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I'd like to program a .NET app that provides a 3D render of an animated world. I'm coding on a Windows PC, but many of my target audience will be on Linux.

There are a bunch of frameworks out there that look useful, categorised into high and low level as best I can:

Low Level Graphics

Game Development Frameworks

Are any of these non-contenders? What have you found to be the best option and why? I'm looking for any insightful comparisons, and recommendations for/against. Some of these claim to work as XNA substitutes. Does this literally mean you can deploy to Win/Mac/Linux as well as Xbox? Is there a catch?

I'm not yet familiar with OpenGL/DirectX/XNA APIs for 3D graphics. Are any of these easier than others to work with? Do you lose any flexibility/power/performance due to higher abstraction levels?

Note that I won't have access to a Linux machine for a month or so, so I won't be able to test my development on Linux (hence this question).

EDIT I found this table which adds a few more to the list. I've merged them above.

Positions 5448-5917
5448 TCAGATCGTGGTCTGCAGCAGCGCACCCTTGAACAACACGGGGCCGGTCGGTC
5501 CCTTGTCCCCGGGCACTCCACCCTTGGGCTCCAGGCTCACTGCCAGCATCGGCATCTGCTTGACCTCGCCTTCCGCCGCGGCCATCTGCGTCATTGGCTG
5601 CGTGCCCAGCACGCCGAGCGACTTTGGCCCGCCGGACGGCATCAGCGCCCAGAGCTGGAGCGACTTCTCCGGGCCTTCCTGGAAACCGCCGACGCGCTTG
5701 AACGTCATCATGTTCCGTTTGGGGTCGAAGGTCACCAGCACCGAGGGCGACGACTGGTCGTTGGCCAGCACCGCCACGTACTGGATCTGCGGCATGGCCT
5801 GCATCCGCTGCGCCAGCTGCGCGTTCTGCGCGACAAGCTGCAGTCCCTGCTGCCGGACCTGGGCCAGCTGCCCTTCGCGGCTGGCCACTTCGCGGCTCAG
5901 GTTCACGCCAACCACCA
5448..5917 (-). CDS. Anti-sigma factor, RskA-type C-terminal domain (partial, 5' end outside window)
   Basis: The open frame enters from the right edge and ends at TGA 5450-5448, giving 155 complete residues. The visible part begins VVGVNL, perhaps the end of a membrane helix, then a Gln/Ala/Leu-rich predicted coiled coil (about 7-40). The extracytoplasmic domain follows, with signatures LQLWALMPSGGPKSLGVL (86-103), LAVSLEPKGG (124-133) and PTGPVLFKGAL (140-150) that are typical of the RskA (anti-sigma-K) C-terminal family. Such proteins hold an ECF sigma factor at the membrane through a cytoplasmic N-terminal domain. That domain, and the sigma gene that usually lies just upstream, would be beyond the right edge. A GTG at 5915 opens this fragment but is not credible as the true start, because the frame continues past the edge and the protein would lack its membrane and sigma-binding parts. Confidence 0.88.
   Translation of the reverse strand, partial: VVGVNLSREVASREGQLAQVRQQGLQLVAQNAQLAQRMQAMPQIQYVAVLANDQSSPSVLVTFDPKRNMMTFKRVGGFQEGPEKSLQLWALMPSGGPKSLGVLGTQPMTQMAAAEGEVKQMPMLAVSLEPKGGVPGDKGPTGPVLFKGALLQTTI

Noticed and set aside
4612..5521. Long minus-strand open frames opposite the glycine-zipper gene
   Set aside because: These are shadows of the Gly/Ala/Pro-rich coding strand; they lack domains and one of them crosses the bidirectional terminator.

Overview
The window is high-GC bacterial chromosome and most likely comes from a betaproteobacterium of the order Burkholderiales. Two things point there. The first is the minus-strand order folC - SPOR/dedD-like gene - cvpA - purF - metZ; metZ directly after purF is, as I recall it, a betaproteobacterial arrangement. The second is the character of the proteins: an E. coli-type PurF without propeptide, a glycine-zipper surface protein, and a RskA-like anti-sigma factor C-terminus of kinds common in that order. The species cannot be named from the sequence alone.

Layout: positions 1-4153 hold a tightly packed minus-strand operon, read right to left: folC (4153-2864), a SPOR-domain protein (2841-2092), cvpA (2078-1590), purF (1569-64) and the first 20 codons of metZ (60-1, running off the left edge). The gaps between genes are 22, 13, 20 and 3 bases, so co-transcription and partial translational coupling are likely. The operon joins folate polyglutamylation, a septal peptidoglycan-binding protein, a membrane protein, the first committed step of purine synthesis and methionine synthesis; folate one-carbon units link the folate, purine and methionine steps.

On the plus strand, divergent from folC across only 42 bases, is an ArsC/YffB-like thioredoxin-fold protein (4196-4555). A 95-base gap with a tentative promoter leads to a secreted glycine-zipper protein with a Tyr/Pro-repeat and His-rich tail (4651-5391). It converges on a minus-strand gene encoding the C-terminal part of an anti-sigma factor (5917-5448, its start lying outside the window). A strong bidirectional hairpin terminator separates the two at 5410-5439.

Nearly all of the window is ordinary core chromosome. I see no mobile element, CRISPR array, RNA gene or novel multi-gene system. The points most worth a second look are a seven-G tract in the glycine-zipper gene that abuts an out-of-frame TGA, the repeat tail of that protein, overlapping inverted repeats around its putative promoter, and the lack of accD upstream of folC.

EDIT 2 I'm leaning towards Axiom. It gives a pretty rough landing, but shows real promise in terms of features. Here is a great summary article with user reviews. But so far the beginner documentation and sample projects are pretty hard to make use of. Tutorials all reference different versions of the API, and they all recommend you use different base classes (not included in the API) to get started. Certainly not designed with the Pit Of Success in mind, but still promising.

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4 Answers 4

Maybe not quite what you're looking for but, Unity3D is a cross platform 3D gaming environment which is based on Mono, which means that you can code the bits you need to in C#. There are indie and pro versions with the indie version being free. http://unity3d.com/

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Have you worked with this before? Do you have any reasoning to your answer? What does this API offer over the others listed? –  Drew Noakes Jun 25 '10 at 19:35
    
I've dabbled with it. The thing is don't get Unity confused with other code API's. This is a complete game authoring environment, which just happens to be based on Mono. Not the same as an API you would use in your own code. –  Ira Rainey Jun 27 '10 at 12:20
    
By environment do you mean authoring and runtime tools? Is this something that's actually useful for me as I already have all the models and structure, I just need to render it somehow? –  Drew Noakes Jun 27 '10 at 19:10
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Bummer though cross platforms here means 'Mac and Windows'. –  Dykam Jun 28 '10 at 5:37